The other night I came across the work of photographer Victoria Will, who made real tintype portraits of some actors who attended this year’s Sundance Film Festival.
The portraits themselves were excellent but what really drew me in was the effect of the tintype medium and the old lens and camera that was used to make the images; very narrow depth of field, low tonal range, and non-uniform exposure across the frame. I decided I wanted to see if I could replicate the look of tintype using my Sony A7R and some Photoshop massaging.
First, using one of Ms. Will’s images as a baseline, I measured the average RGB values of its whitest and blackest points. Since the tintype images are not neutral in color, these measurements also revealed their coloration. I jotted these values down for use later in Photoshop.
Next, I evaluated the image exposure as a whole: Highlights appear to struggle with separation from mid-tones. Of course, blowing out a highlight that only measures 164 out of 255 possible values makes it look as though it’s just a creamy upper-side of mid-tone, especially with the near-skin-tone coloration of the medium.
The darkest blacks I could find had an RGB value of around 24,22,18, respectively. This leans the blacks to a very dark gray with just a hint of orange. Most of the shadows measured in the 40s to 50s. Since the highlights are not very bright and the blacks aren’t very black, the image has about 56% of the tonal range of a typical black and white image (on screen of course).
With all of that said, I’d like to share with you what I did on my first attempt at simulating a tintype.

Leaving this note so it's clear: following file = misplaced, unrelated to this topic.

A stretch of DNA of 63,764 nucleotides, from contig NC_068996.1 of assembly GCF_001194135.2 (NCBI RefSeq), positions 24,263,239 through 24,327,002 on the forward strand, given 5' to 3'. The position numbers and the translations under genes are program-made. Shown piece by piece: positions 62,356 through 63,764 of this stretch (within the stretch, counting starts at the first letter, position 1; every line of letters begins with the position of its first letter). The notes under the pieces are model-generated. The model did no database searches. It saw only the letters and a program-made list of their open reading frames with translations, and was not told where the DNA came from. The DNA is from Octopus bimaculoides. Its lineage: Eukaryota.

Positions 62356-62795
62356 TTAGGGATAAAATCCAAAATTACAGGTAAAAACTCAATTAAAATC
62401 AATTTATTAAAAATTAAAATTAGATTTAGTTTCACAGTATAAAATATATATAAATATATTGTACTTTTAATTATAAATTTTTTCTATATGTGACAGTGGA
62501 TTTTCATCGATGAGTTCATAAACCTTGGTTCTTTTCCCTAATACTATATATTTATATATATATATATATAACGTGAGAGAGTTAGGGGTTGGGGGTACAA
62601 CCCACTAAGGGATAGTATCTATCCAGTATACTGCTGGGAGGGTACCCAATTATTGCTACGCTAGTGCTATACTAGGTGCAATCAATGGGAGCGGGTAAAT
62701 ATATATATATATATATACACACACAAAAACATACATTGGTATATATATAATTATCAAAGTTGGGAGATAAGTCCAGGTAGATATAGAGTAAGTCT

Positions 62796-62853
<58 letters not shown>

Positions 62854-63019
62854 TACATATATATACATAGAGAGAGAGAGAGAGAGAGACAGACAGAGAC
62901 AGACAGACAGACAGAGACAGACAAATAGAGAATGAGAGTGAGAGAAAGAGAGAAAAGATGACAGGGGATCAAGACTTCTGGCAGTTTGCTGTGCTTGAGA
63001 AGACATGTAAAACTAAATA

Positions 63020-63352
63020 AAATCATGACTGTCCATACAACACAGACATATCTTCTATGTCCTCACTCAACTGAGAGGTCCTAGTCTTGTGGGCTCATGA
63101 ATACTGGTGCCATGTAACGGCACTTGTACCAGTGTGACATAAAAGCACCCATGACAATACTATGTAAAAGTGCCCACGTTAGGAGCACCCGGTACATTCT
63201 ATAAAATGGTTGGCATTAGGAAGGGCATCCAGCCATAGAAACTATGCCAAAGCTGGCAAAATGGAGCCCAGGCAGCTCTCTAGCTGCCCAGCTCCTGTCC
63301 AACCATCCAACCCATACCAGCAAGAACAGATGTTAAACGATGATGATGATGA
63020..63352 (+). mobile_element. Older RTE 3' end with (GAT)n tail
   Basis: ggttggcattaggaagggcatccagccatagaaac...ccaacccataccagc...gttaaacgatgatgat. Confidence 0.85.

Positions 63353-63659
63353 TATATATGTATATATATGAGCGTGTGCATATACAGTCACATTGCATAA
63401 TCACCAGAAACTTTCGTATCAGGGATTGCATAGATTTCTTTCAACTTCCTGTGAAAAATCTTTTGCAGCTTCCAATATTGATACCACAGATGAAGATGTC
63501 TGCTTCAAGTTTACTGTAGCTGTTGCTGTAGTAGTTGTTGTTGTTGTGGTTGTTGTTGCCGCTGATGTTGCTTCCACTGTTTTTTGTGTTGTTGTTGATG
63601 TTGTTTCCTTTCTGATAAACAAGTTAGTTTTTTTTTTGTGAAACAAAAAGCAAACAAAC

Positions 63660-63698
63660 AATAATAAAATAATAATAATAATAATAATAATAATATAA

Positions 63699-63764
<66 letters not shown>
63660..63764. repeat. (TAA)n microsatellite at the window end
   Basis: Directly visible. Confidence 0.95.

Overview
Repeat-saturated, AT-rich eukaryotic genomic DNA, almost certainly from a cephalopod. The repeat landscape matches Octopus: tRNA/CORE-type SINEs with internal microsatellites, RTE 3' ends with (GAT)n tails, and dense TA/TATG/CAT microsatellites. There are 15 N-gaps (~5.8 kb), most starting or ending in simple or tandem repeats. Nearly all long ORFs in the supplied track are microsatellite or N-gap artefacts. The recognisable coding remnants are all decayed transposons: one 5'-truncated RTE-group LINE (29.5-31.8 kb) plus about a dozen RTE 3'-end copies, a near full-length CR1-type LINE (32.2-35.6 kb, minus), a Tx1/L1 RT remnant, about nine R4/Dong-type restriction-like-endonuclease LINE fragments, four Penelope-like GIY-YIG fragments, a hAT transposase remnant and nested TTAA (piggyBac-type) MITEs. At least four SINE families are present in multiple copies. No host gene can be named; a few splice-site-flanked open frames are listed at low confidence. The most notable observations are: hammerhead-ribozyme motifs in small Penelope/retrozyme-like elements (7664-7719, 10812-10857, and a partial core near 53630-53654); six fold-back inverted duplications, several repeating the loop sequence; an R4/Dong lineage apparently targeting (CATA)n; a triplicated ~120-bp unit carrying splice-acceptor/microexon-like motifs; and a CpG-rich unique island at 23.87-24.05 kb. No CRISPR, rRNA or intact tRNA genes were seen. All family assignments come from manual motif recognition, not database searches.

Shoot a portrait using a large-aperture lens set to its widest setting. In my case, I used a Minolta 100mm f/2.8 lens. For lighting, I used a fairly low-in-the-sky sun to light my subject (one of my daughters). This gave me directional lighting for good contrast and shadows, giving the image good dimensional quality. Here’s my straight out of camera source image:
After importing the photo to my computer, I loaded it up in Photoshop. Using a Gradient Map adjustment layer, I set the black and white point and coloration:
Here is the effect of the Gradient Map:
Now that we’ve redefined the black and white points and coloration, we need to work on that mid-tone contrast. Create a Curves adjustment layer beneath your Gradient Map. This is important as you don’t want the effect of your Curves adjustments to extend your tones outside the confines we set in the Gradient Map. The edits made to your curve will be unique to your photo.
Your goal should be to try to compress the mid-tones to get a decent contrast while not getting so blocked up that your shadows and highlights lose all detail. This is one of those things you have to simply fiddle with until it looks right to you. Use a real tintype as a reference.
By this point, the image is starting to mimic the look of a tintype. I wasn’t quite satisfied with how clean the image still looked. It still looked like a modern photo. I wanted to create some overlain imperfections and character – a little brightness and darkness here and there.